One of the greatest attractions to MMO’s is the ability to shift between PvE, group events, and PvP, the latter which also feeds my competitive urges when I am feeling more energetic. I love the RvR games, but I like to be the lone wolf type who instigates combat between turtling sides, and some of my favorite MMO experiences have been in PUG vs. PUG where one can feel an individual can make the greatest difference.

        The most significant detractor to today’s MMO’s is the ease and rapidity of leveling and resource collection. In vanilla WoW people used to proudly post having collected their 1st gold pieces, but the last time I played during a free trial content was effortless, designed to be rapidly burnt through, which made me aware of the hours passing while I distractedly clicked here and there.

        In short, the sense of achievement through overcoming challenges that I had felt in real time was no longer there, but I suppose to others they would think of it as an unnecessarily prolonged grind to cap.

        I think it is a switch of game design focus from catering to players with long-term to short-term attention spans, and reaching a greater audience through increased accessibility, which only serves to bore me.

        While I think players’ needs might be best served by trying to not cater to all interests, most MMO’s I have played try to be ultimate themeparks, and at least in that context I think it might be a mistake to assume that MMO’s shouldn’t appeal to those who the social aspect is not paramount.

      • One might be able to gain better insight into what were commenter’s most and least favorite MMO’s and why.

        My most favorite was Tabula Rasa even given it’s incomplete and occasionally broken state. I never quite have felt the same rush of repelling alien attacks, with frenetic killing streaks turning my screen progressively redder, and the music and damage meters increasing as more mob were destroyed (balancing of course staying alive during the blood feast).

        My least was Age of Conan simple because the gangs of PKers that roamed unchecked even the RP servers. So much of the individual player experience was spent trying to run away from spawn sites that were continually camped, and of course the rage-quit frustration of being attacked while locked in a NPC convo screen, …plus they didn’t fix the Necro for as long as I played.

        Now granted I haven’t played a true MMO since GW2 which I found to be somewhat entertaining, especially due to the area public events.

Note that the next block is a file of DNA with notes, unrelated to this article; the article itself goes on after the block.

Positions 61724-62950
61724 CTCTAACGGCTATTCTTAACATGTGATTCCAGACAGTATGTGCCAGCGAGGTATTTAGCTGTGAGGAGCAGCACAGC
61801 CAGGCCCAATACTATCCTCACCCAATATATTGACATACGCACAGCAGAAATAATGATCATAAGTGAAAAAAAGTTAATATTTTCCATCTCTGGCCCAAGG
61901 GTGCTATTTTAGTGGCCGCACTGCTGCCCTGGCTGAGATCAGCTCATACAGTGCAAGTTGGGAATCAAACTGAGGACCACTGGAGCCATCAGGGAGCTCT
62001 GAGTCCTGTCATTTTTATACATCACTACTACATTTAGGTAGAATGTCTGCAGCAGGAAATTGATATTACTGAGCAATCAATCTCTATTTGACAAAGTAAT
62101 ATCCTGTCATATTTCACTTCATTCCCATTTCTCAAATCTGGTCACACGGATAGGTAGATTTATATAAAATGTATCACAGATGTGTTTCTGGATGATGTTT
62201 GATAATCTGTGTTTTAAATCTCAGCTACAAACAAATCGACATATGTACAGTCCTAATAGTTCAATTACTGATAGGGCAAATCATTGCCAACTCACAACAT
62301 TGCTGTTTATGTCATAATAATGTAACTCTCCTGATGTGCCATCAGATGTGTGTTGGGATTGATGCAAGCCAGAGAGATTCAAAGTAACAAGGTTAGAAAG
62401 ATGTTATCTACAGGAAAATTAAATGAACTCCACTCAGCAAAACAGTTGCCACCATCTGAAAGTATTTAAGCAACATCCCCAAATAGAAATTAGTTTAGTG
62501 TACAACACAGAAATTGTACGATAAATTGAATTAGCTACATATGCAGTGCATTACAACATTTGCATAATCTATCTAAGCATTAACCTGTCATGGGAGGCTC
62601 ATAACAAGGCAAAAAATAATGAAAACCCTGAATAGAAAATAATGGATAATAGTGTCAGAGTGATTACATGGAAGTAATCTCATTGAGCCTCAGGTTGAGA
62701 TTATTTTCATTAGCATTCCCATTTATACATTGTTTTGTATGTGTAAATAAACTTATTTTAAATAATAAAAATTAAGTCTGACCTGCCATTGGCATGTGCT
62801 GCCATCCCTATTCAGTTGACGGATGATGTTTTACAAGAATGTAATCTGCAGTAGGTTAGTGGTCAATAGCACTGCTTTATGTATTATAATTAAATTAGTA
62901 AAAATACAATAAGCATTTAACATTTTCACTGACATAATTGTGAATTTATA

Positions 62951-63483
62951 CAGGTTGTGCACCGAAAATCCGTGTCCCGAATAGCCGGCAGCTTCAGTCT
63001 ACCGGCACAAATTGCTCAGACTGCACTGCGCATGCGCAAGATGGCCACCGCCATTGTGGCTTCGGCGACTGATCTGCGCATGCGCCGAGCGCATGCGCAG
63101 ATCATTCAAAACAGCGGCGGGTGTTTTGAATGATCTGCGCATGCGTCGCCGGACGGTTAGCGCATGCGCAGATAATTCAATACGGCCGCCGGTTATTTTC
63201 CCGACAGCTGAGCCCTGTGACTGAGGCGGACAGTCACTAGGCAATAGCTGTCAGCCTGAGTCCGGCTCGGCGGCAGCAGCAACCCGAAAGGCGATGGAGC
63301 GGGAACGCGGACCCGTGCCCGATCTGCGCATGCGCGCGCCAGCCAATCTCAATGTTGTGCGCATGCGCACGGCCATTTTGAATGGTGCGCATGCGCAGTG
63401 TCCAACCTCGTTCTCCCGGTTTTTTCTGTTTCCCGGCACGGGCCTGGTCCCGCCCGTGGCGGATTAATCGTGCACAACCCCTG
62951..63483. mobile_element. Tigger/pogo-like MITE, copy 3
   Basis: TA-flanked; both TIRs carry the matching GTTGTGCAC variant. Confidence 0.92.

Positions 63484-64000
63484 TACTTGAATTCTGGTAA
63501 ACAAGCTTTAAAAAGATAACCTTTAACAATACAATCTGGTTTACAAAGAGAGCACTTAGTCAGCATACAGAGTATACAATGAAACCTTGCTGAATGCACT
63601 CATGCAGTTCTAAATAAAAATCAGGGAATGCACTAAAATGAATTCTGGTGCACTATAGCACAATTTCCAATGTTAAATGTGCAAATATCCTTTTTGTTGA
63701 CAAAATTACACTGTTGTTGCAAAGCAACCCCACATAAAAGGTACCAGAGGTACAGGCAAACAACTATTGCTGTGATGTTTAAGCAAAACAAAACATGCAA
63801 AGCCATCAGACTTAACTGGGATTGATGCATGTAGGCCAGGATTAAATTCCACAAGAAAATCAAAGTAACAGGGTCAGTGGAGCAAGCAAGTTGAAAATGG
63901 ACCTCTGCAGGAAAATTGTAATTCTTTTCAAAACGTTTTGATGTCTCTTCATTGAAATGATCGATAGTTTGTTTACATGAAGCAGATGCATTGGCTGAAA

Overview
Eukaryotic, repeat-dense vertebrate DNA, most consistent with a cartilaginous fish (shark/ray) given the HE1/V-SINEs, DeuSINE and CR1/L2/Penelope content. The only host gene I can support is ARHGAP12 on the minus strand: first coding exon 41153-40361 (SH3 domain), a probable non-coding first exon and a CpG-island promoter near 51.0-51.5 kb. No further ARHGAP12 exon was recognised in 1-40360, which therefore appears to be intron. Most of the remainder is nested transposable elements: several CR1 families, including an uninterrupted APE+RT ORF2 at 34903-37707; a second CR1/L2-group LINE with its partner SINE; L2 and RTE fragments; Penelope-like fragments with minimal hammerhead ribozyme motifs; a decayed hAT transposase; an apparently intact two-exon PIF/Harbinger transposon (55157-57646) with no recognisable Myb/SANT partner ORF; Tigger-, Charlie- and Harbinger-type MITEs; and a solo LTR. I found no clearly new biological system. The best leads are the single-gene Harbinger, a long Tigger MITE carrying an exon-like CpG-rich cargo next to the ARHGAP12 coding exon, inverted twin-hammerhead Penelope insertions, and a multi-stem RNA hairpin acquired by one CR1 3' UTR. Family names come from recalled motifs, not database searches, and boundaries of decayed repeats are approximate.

• Of course if one includes my PUG time as grouping time, which makes sense given the “G”, then I suppose my grouping percent increases, but PUG’s are pretty much the least social of the types of grouping, or at least they are most accommodating to people who don’t care to socialize in groups.

  • The very question, “What do you like more, to play solo or to play as part of a group?” is archaic. In most modern MMO(RPG)s “solo” and “group” are just points on a curve.

    I like having the freedom to engage in interesting and enjoyable activities without having to jump virtual hurdles to do it. I like systems and mechanics that are capable of recognizing who is present in the gamespace and altering the activities available so that they provide good entertainment for however many or few players happen to have turned up.

    I think “solo” and “group” are terms from the past and we should leave them there.

    • I dislike hurdles than stant between me and fun as well. But I also enjoy a challenge, and I think allowing people to team up with others in an online game through group-based activities to beat challenges, designed for people working together, isn’t inherently bad. They just need to also develop equally rewarding (doesn’t have to be the same rewards) activities for people who prefer to approach or more organically, or solo.

  • I am also under leaning more solo than group, group.

    Many of the reasons Jeromai and others already listed I agree. I keep playing MMO(RPG) style games because I love the openness of the world, dynamic events and the ability to join with friends when I can.

    Due to my work/travel schedule, I don’t get to play with friends as often as I would like. Playing the same game allows me to have that water cooler conversation virtually in Discord or Slack.